To keep the desire to train and drill high during the long off-season you can use a simple method that has been proven effective for treating the overweight and rehabilitating heart patients. It's called contracting.
Recommendation: Behavior contracting is a sure way to avoid staleness and can be readily applied to enhance training and practice compliance. There are five steps involved:
1. Define the problem. Specify in behavioral terms what the athlete is not doing. For example, a basketball player is not spending the extra time necessary after practice to improve free throw percentage.
2. Define the goal. Get the player to make the commitment to shoot free throws for 15 minutes after practice.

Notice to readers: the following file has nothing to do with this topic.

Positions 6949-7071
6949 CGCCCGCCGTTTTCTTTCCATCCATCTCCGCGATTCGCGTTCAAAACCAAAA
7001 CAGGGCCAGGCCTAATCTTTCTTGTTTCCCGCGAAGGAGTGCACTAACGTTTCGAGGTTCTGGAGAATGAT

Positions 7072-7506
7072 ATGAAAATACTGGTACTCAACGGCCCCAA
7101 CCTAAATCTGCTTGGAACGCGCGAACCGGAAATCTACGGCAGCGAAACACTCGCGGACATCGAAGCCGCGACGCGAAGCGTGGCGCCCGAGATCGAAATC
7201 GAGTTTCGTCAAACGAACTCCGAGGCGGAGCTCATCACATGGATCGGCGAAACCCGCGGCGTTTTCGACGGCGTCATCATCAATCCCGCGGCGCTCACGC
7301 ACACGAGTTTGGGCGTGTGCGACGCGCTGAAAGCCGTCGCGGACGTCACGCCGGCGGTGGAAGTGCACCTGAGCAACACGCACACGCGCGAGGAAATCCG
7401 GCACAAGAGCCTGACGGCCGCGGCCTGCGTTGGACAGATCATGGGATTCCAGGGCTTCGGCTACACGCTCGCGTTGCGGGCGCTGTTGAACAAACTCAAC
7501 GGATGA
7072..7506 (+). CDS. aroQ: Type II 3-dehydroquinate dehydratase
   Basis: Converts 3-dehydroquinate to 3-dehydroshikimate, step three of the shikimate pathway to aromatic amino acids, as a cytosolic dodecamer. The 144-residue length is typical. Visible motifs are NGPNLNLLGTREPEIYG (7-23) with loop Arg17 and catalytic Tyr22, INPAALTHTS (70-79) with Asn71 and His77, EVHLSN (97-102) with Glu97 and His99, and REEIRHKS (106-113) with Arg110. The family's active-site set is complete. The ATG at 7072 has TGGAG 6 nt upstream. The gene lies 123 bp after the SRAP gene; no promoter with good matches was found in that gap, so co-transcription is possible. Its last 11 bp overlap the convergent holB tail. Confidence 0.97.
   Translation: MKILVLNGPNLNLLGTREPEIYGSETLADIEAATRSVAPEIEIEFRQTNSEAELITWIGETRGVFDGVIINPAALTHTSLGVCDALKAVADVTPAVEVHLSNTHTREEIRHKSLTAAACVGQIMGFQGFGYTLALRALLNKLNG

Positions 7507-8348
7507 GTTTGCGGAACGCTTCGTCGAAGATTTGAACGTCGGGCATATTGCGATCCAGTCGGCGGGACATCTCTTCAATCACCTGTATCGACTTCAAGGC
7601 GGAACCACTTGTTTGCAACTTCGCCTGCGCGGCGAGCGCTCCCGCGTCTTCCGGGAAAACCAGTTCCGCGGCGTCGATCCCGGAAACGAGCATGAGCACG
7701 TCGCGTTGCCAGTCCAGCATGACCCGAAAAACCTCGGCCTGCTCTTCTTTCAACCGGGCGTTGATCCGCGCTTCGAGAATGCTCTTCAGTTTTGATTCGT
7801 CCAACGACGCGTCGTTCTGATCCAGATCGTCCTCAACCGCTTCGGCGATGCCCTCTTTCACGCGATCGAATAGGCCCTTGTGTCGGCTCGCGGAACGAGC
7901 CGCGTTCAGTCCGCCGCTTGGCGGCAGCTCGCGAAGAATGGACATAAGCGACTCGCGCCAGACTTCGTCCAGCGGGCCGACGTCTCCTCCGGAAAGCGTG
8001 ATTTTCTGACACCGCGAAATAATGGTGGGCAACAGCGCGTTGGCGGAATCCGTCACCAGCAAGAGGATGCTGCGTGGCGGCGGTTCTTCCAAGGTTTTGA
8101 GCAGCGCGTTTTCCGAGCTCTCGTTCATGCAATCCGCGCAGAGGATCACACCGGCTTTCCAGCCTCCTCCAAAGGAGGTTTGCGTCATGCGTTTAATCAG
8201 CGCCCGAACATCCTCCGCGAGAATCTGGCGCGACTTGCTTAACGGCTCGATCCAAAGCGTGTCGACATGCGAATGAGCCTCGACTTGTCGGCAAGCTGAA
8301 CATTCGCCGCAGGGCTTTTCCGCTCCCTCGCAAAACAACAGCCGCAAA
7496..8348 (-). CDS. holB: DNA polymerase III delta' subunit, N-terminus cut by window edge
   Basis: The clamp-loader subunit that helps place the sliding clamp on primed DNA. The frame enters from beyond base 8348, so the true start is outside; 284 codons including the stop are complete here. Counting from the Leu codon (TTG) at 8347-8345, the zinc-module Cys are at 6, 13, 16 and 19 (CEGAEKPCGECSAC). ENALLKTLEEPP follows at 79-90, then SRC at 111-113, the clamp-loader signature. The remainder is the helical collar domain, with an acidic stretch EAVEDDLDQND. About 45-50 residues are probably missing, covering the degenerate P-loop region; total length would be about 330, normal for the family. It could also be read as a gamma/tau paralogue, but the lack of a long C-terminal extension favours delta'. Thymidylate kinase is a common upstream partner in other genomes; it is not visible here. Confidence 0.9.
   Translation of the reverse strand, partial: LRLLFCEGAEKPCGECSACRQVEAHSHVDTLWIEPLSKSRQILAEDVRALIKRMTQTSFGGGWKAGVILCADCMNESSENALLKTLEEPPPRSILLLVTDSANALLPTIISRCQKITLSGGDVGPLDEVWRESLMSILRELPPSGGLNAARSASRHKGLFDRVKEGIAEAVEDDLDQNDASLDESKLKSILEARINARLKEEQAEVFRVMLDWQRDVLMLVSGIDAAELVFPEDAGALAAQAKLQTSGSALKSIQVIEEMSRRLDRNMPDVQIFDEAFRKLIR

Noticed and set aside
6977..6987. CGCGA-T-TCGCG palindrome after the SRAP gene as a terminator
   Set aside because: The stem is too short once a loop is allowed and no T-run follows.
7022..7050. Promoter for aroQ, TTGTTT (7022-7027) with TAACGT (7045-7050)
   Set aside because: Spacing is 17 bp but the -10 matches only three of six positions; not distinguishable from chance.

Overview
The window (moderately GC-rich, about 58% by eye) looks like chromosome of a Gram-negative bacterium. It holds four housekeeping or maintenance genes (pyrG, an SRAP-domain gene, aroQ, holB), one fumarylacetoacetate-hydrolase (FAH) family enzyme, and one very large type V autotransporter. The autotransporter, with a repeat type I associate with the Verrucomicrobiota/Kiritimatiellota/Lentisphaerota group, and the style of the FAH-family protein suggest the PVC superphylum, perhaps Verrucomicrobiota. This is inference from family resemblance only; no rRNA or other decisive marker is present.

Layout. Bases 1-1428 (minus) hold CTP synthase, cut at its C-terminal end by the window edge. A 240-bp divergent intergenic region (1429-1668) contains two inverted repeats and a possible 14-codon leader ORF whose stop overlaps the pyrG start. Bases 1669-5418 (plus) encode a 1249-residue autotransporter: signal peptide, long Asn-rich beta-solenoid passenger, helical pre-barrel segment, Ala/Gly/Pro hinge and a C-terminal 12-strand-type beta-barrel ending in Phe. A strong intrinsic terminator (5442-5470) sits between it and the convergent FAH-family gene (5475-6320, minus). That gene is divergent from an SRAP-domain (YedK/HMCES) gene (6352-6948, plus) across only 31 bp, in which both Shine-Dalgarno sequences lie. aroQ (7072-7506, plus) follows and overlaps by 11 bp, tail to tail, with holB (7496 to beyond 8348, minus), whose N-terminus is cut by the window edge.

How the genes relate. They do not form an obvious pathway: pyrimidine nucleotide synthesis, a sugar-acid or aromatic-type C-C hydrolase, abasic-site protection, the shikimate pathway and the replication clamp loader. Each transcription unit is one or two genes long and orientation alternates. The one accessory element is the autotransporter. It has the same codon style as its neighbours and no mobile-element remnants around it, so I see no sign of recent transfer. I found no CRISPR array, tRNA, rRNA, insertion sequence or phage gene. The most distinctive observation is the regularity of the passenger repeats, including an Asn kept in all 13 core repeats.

3. Define control strategies. Provide specific cues which will help remind the player to execute the desired play. Examples include setting up a specific time for shooting free throws, putting a poster of Michael Jordan on their locker for inspiration, or having a competition with another player to make the extra practice time more challenging.
4. Define the contract. Put the goals, cues, rewards and punishments in writing. Prior to the season, you must set up the specific rewards and punishments for compliance or non-compliance to the program. Both the player and coach must actually sign the contract.
5. Monitor and evaluate the program and implement the proper rewards or punishments.
P.S. The process will only be effective if the athlete understands what the program's goals are and what the rewards or consequences will be.
Thomas Collingwood, Ph.D.